Finding An Accurate Price For A Baby Helmet
If you want a quick answer to the question, a baby helmet is approximately $2000.00
However, your individual costs for that helmet can vary, so we hope that you will continue reading to find out why this number can change.
In our effort to be as accurate as possible in answering your question, we actually have to tell you that the price can fluctuate. We realize that this might not be the answer you wanted to hear. We know it can be somewhat frustrating to hear the answer presented to you in this way. However, you will understand exactly why we state it this way by the end of this article.
The Cost For People With Insurance
Basically, the specialist who treats your son or daughter typically does not charge you cash for these helmets; they bill your insurance. (Unless you do not have any form of insurance, which is the case sometimes and we will discuss this later in the article.) The specialist seeing your son or daughter has to present the service rendered to your insurance in a specific way, as a result. Thus the existence of hcpc codes.
There is a special hcpc code assigned to these baby helmets and the orthotist (custom helmet provider) has to use it when providing this form of treatment. That code is S1040. The cost for that code, per one of the country’s most common insurance plans currently is : $ 2000.00
Each plan and each insurance company comes to this cost conclusion differently. So, if we gave you just one cost then it wouldn’t be fair to you. It’s like going to get an ice cream cone at a restaurant. Even if the restaurant was part of a chain, that same ice cream cone might come in at $1.00 at one location, but it might also cost $1.15 for the same exact thing in a neighboring town.
Your cost to pay at the visit though might be $0.00. Or you might be asked to pay the full amount. This part of your cost might be directly related to your deductible, for example. If your deductible has been met, your cost might be absolutely nothing. It is a case by case situation. For cranial remolding helmets (baby helmets), it would be nice if the cost was always the same. That way we could present it to you with a uniform answer.
But unfortunately, it falls into a second category. The price your insurance has concluded they will pay for the item. If your provider is in network with your plan, then they have to abide by the cost of that code, per your plan.
The Cost For People Without Insurance
The cost for individuals without insurance can vary even more. However, now that you know what the cost is that we presented above, then you can shop around a little bit more. Some providers, that know the patient does not have insurance might up the price. Just to be really honest with you. That’s because they might be banking on the fact that you do not know the real cost. But, now you have a frame of reference and that helps.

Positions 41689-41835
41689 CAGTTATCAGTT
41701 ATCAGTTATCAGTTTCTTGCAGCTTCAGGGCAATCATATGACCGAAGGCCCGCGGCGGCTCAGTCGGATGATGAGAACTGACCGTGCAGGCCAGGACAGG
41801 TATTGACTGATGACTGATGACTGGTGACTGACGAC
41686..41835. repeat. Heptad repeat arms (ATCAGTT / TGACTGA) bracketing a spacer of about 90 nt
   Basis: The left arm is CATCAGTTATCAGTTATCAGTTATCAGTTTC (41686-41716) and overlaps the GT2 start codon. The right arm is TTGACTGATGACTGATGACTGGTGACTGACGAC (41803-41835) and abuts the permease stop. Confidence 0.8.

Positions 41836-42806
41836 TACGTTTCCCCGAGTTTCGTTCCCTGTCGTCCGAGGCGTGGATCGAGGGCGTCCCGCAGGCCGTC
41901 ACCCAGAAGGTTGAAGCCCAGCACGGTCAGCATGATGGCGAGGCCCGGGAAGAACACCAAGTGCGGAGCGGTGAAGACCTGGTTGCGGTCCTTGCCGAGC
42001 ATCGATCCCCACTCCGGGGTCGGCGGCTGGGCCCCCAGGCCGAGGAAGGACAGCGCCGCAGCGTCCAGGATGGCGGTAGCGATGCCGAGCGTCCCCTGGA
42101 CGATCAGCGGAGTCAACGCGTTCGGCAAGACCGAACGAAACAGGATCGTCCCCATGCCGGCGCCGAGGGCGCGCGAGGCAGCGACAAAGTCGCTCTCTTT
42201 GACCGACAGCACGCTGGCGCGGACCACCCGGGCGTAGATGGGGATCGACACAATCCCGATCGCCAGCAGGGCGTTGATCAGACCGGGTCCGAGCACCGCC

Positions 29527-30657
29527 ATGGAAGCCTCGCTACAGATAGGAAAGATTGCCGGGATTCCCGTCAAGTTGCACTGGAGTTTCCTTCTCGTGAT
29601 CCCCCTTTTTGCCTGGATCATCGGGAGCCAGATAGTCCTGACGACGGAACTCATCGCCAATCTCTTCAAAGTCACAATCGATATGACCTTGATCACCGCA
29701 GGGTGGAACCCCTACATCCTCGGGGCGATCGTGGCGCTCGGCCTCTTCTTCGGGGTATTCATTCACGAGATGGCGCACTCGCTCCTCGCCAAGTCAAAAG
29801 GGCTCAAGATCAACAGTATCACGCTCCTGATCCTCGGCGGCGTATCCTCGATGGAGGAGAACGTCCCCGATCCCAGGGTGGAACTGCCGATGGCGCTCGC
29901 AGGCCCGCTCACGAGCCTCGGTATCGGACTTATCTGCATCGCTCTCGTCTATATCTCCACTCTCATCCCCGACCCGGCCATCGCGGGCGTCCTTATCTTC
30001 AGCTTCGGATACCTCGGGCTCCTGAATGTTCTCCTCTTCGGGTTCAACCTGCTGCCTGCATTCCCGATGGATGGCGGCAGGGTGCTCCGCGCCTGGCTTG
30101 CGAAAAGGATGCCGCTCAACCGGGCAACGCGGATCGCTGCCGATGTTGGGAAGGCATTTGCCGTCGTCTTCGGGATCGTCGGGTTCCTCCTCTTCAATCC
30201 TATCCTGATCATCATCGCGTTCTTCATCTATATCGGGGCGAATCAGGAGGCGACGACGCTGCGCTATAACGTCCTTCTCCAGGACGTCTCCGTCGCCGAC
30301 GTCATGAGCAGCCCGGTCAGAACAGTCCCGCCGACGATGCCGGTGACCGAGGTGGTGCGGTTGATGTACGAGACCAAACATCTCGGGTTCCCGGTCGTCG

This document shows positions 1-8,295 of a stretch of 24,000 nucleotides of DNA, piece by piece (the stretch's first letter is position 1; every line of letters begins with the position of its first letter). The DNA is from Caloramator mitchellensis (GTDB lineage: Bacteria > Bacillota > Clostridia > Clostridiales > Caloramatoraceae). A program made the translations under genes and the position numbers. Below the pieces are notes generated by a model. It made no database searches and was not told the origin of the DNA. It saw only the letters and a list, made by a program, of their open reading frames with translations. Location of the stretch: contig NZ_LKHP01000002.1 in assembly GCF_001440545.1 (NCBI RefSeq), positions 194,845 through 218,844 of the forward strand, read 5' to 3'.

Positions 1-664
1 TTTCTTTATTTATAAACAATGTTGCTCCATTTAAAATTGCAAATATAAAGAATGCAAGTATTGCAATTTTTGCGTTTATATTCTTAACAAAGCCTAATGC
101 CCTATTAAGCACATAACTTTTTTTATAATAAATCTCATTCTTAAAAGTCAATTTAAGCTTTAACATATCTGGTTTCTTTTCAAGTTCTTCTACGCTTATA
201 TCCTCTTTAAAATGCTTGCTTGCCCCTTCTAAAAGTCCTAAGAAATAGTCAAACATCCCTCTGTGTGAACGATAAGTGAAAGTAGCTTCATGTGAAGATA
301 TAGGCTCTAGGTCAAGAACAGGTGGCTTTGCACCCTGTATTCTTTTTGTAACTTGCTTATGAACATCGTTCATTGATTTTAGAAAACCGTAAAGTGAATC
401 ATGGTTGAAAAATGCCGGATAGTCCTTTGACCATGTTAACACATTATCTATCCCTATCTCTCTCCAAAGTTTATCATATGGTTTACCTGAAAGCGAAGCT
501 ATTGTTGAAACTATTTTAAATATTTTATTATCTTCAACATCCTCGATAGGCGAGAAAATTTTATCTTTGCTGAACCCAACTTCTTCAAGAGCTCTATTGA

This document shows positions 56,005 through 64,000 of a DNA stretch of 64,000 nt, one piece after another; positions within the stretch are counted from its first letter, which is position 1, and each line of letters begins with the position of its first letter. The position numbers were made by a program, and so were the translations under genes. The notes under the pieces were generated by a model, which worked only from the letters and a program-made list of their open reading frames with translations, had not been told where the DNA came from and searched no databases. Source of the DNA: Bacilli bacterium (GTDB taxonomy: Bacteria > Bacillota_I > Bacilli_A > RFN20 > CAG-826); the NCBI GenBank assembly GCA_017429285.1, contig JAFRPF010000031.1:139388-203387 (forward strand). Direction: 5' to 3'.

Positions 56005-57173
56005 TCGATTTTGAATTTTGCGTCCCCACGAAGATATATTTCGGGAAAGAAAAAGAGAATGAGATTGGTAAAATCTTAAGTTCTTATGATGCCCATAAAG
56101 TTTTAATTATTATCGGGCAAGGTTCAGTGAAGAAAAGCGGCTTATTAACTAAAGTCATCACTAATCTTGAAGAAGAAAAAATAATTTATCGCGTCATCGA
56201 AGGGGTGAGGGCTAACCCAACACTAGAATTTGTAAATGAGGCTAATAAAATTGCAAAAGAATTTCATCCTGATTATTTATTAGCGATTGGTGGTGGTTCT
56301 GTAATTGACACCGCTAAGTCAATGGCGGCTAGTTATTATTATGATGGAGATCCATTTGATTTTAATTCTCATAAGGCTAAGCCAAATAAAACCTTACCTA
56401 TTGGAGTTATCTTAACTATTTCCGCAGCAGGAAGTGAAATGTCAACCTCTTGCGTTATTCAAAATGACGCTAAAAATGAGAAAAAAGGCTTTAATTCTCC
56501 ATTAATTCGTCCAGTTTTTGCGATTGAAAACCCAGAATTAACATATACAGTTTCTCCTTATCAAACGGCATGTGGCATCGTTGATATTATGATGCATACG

A more ethical provider will match the usual and customary from other insurance providers and present you with that cost. They should also present you with a payment plan if needed to help offset the cost a little bit.
What Services Typically Comes With The Cost Of The Helmet?
The s1040 code is meant to be for a pediatric patient, with a rigid exterior and soft interface material. And here is also a very important part of the description : “Includes Fitting and Adjustment”.
So, typically this includes the initial visit when your son or daughter is first seen. This is often times when the patient is scanned or an impression is taken of the cranium. It also includes a fitting and delivery visit when the child has the helmet customized to their size and shape even further. Meaning, if the plastic is 1/4″ too long over the ear, this is trimmed down etc. The fitting and delivery visit is when the fine tuning happens for your son or daughter.
Also, baby helmets are special in that they require follow up treatment. Why? Because the babies head grows. Along with the customization of the helmet after it has been fabricated, the price should include many follow up visits where the padding in the orthosis is slightly trimmed away so the head has more of a chance to grow in the desired direction. The orthotist knows what to do because they can start to see the head pressing on the padding in a more definite way as they look at the helmet.
We hope this information has helped you. If you have any questions, feel free to call us toll free at 1-866-RINELLA.
We have other blog posts on the topic of these helmets so make sure to check those out as well. Good luck!
* Rinella Prosthetics & Orthotics, Inc. is not responsible for any price discrepancies you may encounter. We believe the prices quoted here are very close to what you will expect to see, but if we cannot be responsible for what other practitioners may charge.